An In-Depth Look at the Separation between Church and State *
Ryan Bianco, Fall 2015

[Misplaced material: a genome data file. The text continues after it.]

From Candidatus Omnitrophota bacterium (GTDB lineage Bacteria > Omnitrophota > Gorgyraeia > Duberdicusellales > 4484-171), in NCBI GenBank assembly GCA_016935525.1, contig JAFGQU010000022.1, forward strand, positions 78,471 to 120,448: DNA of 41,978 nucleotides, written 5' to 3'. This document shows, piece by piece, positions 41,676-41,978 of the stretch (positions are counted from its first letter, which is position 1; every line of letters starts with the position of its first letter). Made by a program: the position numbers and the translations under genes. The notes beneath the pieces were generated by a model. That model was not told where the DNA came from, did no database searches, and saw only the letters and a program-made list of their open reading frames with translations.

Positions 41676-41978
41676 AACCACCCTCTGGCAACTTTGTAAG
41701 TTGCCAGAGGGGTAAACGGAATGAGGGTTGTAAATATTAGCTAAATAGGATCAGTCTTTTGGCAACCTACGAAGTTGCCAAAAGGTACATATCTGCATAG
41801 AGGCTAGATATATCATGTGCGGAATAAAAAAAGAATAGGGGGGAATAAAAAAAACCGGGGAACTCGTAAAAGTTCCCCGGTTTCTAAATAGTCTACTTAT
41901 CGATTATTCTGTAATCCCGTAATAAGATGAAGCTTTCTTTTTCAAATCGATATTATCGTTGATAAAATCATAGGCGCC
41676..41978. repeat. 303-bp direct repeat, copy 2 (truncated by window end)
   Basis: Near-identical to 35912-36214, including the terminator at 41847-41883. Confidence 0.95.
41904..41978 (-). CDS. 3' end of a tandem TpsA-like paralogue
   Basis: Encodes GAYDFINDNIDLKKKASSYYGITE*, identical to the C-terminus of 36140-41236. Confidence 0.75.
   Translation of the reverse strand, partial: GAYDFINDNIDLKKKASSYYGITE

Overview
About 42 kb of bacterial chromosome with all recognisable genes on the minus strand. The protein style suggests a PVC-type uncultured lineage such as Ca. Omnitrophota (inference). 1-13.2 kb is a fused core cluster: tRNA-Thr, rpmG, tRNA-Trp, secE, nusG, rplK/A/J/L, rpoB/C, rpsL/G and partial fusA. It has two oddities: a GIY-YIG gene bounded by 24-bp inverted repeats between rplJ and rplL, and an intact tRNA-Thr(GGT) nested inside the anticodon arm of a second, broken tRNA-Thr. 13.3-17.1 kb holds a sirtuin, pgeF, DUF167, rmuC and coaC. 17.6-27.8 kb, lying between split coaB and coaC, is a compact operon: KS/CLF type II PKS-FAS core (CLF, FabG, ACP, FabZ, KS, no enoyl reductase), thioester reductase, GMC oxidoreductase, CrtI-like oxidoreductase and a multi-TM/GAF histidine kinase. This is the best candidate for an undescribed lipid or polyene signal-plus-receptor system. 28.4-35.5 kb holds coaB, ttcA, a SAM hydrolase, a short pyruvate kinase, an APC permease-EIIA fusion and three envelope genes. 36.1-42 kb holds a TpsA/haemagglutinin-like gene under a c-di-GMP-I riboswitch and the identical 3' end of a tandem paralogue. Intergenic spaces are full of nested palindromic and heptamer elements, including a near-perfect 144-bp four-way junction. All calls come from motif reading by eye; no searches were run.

As an American, I was raised with the undying belief that are nation was pure. I believed in the purity of its ideals, which seemed innocent and comforting, and I believed in its founding ideology. The ideology itself is good, for it promotes the overall well-being for the majority of people. Things such as the pursuit of happiness and private property can all be attributed to being a good thing in the U.S.A even today. Yet, when researching the U.S.A more and more I found that religion still plays a vital role in the government today. Many political arguments can be traced to religious ones and if that is the case, is the separation of church and state authentic? In the essay, I argue how the separation of church and state is true in that the federal government cannot enforce one specific religion upon its citizens, as the law stands today, but the politicians that pass laws and legislation are heavily influenced by religious beliefs and practices so religion does still make its way into the government. This paper takes a look at the certain religious demographics and the parties that the vote for, how politicians are influenced by these voters’ opinions, how Congress is a misrepresentation of the overall religious landscape in America, and how the conversation of religion and politics has become taboo to do during a federal election. This paper seeks to educate everyone about how thin the veil of a truly separate church and state is to all Americans and what Americans can do to fight back.